KANSAS CITY, Mo. — The season began with the Kansas City Royals toting along the slogan, “Our Time,” a reference to the young and enthusiastic players who have slowly matriculated through their farm system.
There were expectations of the first winning season in eight years and, if everything fell right, the first playoff appearance since 1985, the longest drought in the major leagues.
Then reality hit: Injuries piled up before the season began, a 12-game losing streak forced them to dig out of a hole, and things never got on track for some of those key young players.
The result was a 72-90 season, a record not all dissimilar to years past.
“I saw a lot of good things this year,” manager Ned Yost said Thursday. “Did we finish where we wanted to finish? No. But for the first time in a long time, we finished in third place.”
That’s certainly a silver lining for another frustrating season.
Kansas City lost All-Star closer Joakim Soria to Tommy John surgery in spring training, and the injuries didn’t stop there. Starting pitchers Danny Duffy and Felipe Paulino made it a trio of Tommy John casualties, outfielder Lorenzo Cain missed long stretches of time, and there were enough bumps and bruises along the way to put the training staff on speed dial.
The hope that seemed to flicker all offseason was doused in April, when the Royals lost a dozen games in a row. They made a few halting attempts to get back to .500, but they were left trying to play catch-up the entire way.
“It’s about being consistent,” said outfielder Alex Gordon, who backed up his new long-term contract with another solid season. “Having a 12-game losing streak is not being consistent. The good teams don’t have 12-game losing streaks. They find a way to even those out.”
The biggest culprit in the Royals’ failure to even things out was starting pitching.
Bruce Chen led the team in wins, but only by going 11-14 with a 5.07 ERA. Former first-round pick Luke Hochevar was 8-16 with a 5.73 ERA, and fill-in starters such as Vin Mazzaro, Everett Teaford and Will Smith didn’t fare a whole lot better.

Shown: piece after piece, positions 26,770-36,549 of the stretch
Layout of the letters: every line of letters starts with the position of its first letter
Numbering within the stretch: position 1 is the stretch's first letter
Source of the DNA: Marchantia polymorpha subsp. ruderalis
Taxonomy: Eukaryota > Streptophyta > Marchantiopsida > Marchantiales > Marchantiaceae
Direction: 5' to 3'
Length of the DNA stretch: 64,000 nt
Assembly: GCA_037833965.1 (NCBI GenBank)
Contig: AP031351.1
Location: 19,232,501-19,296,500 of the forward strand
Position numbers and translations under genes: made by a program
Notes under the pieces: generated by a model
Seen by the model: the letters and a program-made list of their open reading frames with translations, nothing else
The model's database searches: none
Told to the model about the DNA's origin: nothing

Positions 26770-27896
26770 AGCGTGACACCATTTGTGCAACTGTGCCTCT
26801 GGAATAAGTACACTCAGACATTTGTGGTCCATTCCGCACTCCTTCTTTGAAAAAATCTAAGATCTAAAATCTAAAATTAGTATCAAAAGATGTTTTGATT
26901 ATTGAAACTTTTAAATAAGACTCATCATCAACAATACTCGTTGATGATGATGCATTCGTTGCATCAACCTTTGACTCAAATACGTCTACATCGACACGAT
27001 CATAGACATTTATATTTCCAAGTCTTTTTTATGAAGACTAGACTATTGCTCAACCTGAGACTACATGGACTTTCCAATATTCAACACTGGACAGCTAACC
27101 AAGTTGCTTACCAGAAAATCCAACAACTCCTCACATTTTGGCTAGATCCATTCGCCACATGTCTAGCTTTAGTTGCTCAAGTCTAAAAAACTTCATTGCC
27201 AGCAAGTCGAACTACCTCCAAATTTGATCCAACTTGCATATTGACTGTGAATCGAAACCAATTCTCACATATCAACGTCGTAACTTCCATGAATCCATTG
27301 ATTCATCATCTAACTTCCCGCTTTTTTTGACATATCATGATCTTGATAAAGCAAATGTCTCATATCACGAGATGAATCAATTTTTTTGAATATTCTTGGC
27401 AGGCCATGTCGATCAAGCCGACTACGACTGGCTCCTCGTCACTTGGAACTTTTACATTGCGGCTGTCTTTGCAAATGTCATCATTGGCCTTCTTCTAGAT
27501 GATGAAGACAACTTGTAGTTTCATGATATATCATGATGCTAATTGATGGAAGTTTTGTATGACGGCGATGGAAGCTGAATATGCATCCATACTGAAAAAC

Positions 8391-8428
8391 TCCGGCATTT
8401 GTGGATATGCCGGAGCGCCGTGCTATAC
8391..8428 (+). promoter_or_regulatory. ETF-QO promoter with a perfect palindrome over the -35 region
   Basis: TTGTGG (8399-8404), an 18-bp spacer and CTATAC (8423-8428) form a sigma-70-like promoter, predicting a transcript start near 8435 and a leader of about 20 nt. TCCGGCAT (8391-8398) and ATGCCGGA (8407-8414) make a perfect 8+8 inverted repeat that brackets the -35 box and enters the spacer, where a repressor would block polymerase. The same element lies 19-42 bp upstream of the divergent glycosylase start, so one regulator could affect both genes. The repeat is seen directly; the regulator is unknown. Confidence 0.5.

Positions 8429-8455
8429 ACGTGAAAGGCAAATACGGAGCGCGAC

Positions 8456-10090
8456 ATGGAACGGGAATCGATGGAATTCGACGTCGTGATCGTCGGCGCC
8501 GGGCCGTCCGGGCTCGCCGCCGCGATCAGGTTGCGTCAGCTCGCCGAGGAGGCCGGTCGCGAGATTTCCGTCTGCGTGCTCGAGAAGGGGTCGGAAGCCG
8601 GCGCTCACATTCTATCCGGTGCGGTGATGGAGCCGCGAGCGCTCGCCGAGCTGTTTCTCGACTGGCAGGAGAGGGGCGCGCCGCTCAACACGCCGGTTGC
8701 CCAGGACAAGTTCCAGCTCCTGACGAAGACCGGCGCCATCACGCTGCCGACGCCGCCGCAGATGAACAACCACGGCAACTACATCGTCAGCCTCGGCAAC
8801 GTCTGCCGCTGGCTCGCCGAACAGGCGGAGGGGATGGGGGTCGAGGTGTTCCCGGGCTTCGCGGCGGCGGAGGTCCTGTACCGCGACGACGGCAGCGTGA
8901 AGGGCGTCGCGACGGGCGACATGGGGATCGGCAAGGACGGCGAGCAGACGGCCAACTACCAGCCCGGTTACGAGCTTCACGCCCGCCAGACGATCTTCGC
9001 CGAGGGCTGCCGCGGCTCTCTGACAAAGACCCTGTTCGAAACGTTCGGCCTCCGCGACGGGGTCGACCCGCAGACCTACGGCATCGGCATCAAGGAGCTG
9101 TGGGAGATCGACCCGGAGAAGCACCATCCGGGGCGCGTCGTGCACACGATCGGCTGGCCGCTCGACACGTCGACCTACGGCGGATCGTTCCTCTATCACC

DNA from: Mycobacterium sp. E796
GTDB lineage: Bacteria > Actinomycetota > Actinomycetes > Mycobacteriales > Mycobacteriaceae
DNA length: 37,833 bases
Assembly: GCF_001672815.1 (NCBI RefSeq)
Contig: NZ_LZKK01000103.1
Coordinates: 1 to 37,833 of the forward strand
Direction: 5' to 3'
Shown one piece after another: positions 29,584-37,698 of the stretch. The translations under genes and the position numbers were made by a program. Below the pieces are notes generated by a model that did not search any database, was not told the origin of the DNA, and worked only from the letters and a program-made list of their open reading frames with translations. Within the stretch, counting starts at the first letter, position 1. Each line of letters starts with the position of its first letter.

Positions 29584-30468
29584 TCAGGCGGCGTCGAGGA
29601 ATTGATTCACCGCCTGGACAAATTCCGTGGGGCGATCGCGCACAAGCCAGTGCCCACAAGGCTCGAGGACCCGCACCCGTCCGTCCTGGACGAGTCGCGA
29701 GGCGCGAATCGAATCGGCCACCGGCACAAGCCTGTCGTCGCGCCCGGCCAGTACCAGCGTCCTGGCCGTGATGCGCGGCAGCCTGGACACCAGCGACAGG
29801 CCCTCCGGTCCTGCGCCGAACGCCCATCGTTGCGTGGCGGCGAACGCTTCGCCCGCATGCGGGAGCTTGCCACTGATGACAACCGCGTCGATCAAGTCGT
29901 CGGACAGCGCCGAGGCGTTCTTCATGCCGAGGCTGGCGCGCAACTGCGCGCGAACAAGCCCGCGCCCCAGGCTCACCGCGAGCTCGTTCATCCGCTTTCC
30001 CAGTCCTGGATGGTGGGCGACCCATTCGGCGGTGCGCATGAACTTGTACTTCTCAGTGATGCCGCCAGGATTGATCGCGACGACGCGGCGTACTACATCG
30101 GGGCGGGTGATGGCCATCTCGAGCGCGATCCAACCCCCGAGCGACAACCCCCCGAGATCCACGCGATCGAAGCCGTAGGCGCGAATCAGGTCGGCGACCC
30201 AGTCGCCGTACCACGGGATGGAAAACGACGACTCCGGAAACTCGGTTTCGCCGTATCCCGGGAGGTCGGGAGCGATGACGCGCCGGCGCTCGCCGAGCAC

The Royals had a 5.19 ERA among starting pitchers, better only than Cleveland, Colorado, Boston and Minnesota. The 890 innings they logged was third-fewest in the majors.
“You do it with starting pitching. Starting pitching tilts the field in your favor every single night,” said general manager Dayton Moore, whose biggest challenge this offseason will be to uncover a couple of reliable arms for the Royals’ rotation.
He certainly doesn’t have a whole to worry about in regards to his own team.
Sure, Moore will have to decide whether to exercise a club option on Soria, and there’s a good chance he’ll try to keep Jeremy Guthrie, a pending free agent who went 5-3 with a 3.16 ERA after his arrival in a midseason trade that jettisoned Jonathan Sanchez.
For the most part, though, the Royals will be free to scour free agency.
Among the first tier of starting pitchers is the Angels’ Zack Greinke, though reuniting with the Royals could be uncomfortable. The Brewers’ Shaun Marcum is another option, a pitcher from the Kansas City area who might relish the opportunity to pitch in front of family and friends.
It’s more likely the Royals will try to attract a couple starters a notch below them.
“We have to have the mindset and the focus and the understanding that there’s very few pitchers in this league that are No. 1 and No. 2 starters,” Moore said, “but the pitchers that are most successful have the mind of a No. 1 starter.”
Moore said he’s been given the green light by Royals owner David Glass to spend the money necessary to lure an anchor for the starting rotation, but he also cautioned about overspending in free agency, calling the offseason meat-market a “flawed way to build your team.”
As of Tuesday, the Royals carried a payroll of $67.8 million, topping only San Diego, Houston, Pittsburgh and AL West-champion Oakland, giving them plenty of flexibility to make things happen.
“I’ve felt all along we’ll always have the necessary resource to move forward and do what we need to do to build our team,” Moore said. “We have to make sure we’re committing the dollars and the years, and it coincides with the valuation as well, to help us win.”